Warm, loaded with features, great for layering, all for $100, the REI Co-Op Flowcore takes home our Best Buy Award. Our testers hiked, climbed, and lounged in this luxurious high pile fleece, preferring it over higher ticket jackets like the Arcteryx Kyanite and the Kuhl Interceptr for its comfort and style. This jacket is an excellent mid-layer with all the features of a more expensive model. It reminds us a lot of some of our favorite fleeces like the discontinued Patagonia R3 Hoody (R.I.P. R3!). Zippered handwarmer pockets? Check. Breathable stretch panels? You got em'! Love thumb loops? The Flowcore provides.
Our Analysis and Test Results
The REI Flowcore is similar to the classic Patagonia R3 Hoody, employing high lofted Polartec Thermal Pro fleece to create a lightweight, breathable mid layer. In appearance, the Flowcore is similar to the previous Editors' Choice Award-winning Patagonia R3 Hoody, but it lacks the Regulator grid fleece that makes the R3 super breathable. It's very stretchy, and our testers agree that it runs a little large, so consider trying a size down if you plan on using it primarily as a layering piece. The current Editors' Choice Award Winner is Patagonia R1 Hoody. This fleece outperforms the Flowcore in comfort and breathability but costs $60 more.
The Flowcore's fuzzy, high pile fleece kept our testers toasty, whether they were sitting on the chairlift or belaying in the shade. This jacket gets docked a few points in the warmth metric because it doesn't have a hood like the warmer Patagonia R3 Hoody or the Patagonia Better Sweater Hoody. Hoods are a matter of preference though, and sometimes they can get in the way under multiple layers. The collar comes up right underneath the chin, and the hem comes down well past the waste, providing full torso coverage and then some. If you like the price of the Flowcore and want a hood, check out the REI-Co-op HyperAxis Hoody for around $25 more.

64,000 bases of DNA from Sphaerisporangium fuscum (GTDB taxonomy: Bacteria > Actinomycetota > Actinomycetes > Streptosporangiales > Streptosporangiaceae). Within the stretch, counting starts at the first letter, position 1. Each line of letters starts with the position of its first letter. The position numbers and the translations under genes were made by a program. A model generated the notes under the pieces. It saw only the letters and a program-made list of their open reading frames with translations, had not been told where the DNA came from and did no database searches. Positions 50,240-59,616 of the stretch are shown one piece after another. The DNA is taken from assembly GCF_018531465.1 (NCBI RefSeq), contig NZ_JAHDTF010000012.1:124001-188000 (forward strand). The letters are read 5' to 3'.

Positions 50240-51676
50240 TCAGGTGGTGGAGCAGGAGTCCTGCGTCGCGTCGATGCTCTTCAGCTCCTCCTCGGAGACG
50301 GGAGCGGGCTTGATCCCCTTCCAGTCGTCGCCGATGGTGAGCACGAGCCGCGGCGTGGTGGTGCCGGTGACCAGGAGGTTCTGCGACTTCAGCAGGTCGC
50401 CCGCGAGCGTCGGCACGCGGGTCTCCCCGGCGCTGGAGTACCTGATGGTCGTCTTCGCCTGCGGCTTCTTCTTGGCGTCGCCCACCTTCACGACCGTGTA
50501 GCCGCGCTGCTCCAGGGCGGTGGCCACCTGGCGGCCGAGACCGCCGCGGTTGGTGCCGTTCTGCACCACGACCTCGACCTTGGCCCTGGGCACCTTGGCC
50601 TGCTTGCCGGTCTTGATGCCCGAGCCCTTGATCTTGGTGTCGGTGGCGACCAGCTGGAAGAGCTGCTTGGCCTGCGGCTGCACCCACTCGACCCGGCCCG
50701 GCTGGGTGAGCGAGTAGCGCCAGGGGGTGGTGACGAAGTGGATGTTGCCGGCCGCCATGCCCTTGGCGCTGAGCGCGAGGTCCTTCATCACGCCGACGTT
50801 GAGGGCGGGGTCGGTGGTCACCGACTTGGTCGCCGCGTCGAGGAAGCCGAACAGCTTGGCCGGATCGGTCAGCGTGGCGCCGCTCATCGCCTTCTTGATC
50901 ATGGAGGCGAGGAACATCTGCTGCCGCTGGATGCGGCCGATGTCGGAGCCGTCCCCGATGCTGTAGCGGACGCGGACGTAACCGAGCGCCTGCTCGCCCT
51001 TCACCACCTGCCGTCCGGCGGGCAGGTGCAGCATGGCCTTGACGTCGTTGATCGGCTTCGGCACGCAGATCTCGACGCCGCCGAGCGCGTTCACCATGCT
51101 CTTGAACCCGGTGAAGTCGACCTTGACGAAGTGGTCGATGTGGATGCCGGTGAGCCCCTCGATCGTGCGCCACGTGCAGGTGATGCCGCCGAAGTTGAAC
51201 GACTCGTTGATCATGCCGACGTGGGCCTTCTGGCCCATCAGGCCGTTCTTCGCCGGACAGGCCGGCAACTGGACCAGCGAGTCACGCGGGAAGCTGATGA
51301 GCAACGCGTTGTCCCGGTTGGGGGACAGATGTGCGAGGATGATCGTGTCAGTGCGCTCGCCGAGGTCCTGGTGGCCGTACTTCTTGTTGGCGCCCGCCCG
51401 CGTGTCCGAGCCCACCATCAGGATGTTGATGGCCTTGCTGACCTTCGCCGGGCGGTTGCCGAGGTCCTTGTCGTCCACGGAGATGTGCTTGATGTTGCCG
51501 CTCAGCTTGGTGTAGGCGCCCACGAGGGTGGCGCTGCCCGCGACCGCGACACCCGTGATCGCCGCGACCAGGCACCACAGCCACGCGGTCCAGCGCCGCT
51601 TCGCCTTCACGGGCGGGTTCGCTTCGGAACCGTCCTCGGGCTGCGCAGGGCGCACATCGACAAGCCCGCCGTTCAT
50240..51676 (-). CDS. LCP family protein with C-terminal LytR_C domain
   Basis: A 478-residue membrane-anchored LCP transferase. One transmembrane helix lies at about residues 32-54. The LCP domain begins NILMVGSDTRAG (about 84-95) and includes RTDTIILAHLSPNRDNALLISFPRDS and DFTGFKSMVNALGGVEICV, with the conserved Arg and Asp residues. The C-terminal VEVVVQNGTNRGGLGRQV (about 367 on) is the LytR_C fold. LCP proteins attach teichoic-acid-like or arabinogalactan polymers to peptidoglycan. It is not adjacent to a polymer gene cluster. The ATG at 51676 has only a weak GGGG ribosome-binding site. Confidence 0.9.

Some jackets (the Patagonia R1 Hoody comes to mind) are so comfy that we find ourselves sleeping in them on chilly nights in the backcountry. The Flowcore is one of them. The soft feel of the Polartec high pile fleece against the skin is why fleece remains a popular mid layer, even as other types of active insulation encroach on the mid layer market. Our testers loved wearing the Flowcore around the house on chilly mornings, out the door with the dog, and a third of the way up the skin track before they got too hot.
Again, this jacket runs large compared to similar offerings from Arc'teryx and Patagonia, and bunching up under other layers is our only comfort complaint. The handwarmer pockets are located high enough on the torso to remain accessible while wearing a backpack hip belt or a climbing harness. If the designers are listening out there, we'd be psyched to see a hooded version of this jacket.
This would be a pretty nice, inexpensive fleece for around town and in the backcountry without the Polartec Power Stretch panels that line the sides and make this jacket a much more breathable and versatile layer. This feature helps the Flowcore stand out as more than just a pricepoint offering and makes it a serious contender among much more expensive jackets. It breathes much better than the Kuhl Interceptr and the heavy The North Face Denali 2. While not as breathable as thinner fleece like the R1 Hoody or the Outdoor Research Transition Hoody, for the weight, the Flowcore does a nice job. Our Top Pick for Breathability goes to the hybrid style Outdoor Research Deviator. The Deviator is a better jacket for high-intensity activities, but it won't keep you as warm as the Flowcore.